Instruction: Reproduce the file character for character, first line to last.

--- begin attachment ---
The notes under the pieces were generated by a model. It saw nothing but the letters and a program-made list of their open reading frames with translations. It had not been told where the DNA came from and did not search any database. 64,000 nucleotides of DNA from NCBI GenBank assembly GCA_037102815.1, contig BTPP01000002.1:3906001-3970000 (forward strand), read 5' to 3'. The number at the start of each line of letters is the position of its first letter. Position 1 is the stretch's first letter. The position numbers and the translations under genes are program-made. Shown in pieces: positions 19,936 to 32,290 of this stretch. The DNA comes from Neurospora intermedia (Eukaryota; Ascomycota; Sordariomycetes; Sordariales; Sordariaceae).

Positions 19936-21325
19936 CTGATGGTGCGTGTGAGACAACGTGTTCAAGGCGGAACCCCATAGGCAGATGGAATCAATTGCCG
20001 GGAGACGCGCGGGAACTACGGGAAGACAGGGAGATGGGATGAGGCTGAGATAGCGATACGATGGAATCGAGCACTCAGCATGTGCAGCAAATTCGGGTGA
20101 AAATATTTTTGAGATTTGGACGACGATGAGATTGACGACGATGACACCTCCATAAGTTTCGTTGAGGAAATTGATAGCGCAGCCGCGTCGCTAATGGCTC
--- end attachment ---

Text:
The notes under the pieces were generated by a model. It saw nothing but the letters and a program-made list of their open reading frames with translations. It had not been told where the DNA came from and did not search any database. 64,000 nucleotides of DNA from NCBI GenBank assembly GCA_037102815.1, contig BTPP01000002.1:3906001-3970000 (forward strand), read 5' to 3'. The number at the start of each line of letters is the position of its first letter. Position 1 is the stretch's first letter. The position numbers and the translations under genes are program-made. Shown in pieces: positions 19,936 to 32,290 of this stretch. The DNA comes from Neurospora intermedia (Eukaryota; Ascomycota; Sordariomycetes; Sordariales; Sordariaceae).

Positions 19936-21325
19936 CTGATGGTGCGTGTGAGACAACGTGTTCAAGGCGGAACCCCATAGGCAGATGGAATCAATTGCCG
20001 GGAGACGCGCGGGAACTACGGGAAGACAGGGAGATGGGATGAGGCTGAGATAGCGATACGATGGAATCGAGCACTCAGCATGTGCAGCAAATTCGGGTGA
20101 AAATATTTTTGAGATTTGGACGACGATGAGATTGACGACGATGACACCTCCATAAGTTTCGTTGAGGAAATTGATAGCGCAGCCGCGTCGCTAATGGCTC